UK's ex-PM John Major: Brexit will damage UK political influence as trade deals likely elusive
BYLeslie Shaffer
Published 1:17 AM ET Thu, 20 April 2017
Carl Court | Getty Images

Brexit will damage the U.K.'s political and economic influence, with fresh trade deals likely to prove difficult to negotiate, former British Prime Minister John Major and leader of the Conservative party from 1990-1997, said on Thursday.

"The U.K. has a robust political and economic structure. And so I do not share the view of those who anticipate an economic catastrophe upon leaving," Major said at the Credit Suisse Global Megatrends conference in Singapore on Thursday. "What I do fear is that the U.K. will be less influential politically and will do less well economically than if she had remained in the European Union."

Major, who was a key figure in the negotiation of the Maastricht treaty, which, when signed in 1991, formed the European Union, said he expected the economic downsides of Brexit will come in "slow time," rather than being immediately felt.

"I don't for example expect lots of banks to up and move from the City of London, but I do think when it comes to considering fresh investment, there may be more fresh investment in the European Union, and maybe a little less in the U.K."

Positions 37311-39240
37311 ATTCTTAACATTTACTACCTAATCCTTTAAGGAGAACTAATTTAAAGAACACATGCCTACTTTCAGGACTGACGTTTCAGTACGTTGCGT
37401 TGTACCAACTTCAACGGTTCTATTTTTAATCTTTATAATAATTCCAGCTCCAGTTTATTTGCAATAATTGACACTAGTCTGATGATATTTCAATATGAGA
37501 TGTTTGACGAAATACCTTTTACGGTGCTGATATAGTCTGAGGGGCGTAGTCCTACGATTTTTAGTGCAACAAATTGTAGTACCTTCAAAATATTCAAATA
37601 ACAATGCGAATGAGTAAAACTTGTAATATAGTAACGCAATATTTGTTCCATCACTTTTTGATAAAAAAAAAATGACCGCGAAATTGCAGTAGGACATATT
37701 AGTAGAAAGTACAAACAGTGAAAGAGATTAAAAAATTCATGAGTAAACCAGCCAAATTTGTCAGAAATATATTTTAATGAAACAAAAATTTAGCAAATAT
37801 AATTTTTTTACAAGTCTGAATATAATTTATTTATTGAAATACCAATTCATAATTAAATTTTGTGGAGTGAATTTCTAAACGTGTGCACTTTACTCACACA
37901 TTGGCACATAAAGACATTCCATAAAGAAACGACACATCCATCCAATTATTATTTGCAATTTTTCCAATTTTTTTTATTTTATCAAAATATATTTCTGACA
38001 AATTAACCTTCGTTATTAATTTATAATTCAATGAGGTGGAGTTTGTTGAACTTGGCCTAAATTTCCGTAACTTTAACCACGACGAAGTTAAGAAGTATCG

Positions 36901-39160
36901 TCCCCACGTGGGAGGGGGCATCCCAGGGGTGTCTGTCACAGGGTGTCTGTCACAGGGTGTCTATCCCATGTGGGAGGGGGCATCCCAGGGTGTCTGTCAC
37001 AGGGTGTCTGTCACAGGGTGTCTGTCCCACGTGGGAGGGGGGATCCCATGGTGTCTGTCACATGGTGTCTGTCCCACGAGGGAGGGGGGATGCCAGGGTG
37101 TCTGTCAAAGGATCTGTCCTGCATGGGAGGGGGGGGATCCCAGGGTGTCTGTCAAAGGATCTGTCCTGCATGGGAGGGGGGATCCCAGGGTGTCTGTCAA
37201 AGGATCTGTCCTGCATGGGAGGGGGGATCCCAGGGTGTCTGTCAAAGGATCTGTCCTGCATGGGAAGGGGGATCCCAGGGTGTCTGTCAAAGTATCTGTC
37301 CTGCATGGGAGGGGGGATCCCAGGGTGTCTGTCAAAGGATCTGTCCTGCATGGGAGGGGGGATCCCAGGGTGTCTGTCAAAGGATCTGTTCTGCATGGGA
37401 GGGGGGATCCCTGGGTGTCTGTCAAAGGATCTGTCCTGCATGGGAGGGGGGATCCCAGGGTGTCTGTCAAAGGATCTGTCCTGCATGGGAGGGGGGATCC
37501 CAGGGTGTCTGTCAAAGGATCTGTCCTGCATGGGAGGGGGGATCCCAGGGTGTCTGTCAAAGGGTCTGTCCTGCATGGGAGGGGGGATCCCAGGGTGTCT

He was also critical of elevated expectations that trade negotiations would proceed quickly.

"Those who favor Brexit, anti-Europeans, promise an easy deal because they say the 27 other European Union members export more to the U.K. than the U.K. does to them. But that crude statistic masks a significant reality," he said. "While the U.K. exports nearly half of their goods to Europe, the average exports of the other 27 European nations to the U.K. are a mere 8 percent of their exports. There is no doubt which side most urgently needs a deal."

He admonished policymakers to be realistic about the time scale and complexity of negotiations, noting that his country has not only forfeited access to the single market and customs union, but also bilateral trade deals negotiated by the European Union, for members of the bloc, with 53 other nations.

"Once we leave, we lose those bilateral deals," he said. "Can we, 65 million Britons, get the same deal as 500 million Europeans negotiated for Europe, including the U.K.?"

Major also expressed concern that Brexit would cost the European Union influence, especially as it is set against the other global superpowers, China and the U.S.

"A united Europe matters as a political force in a way that individual European nations never again will do," he said.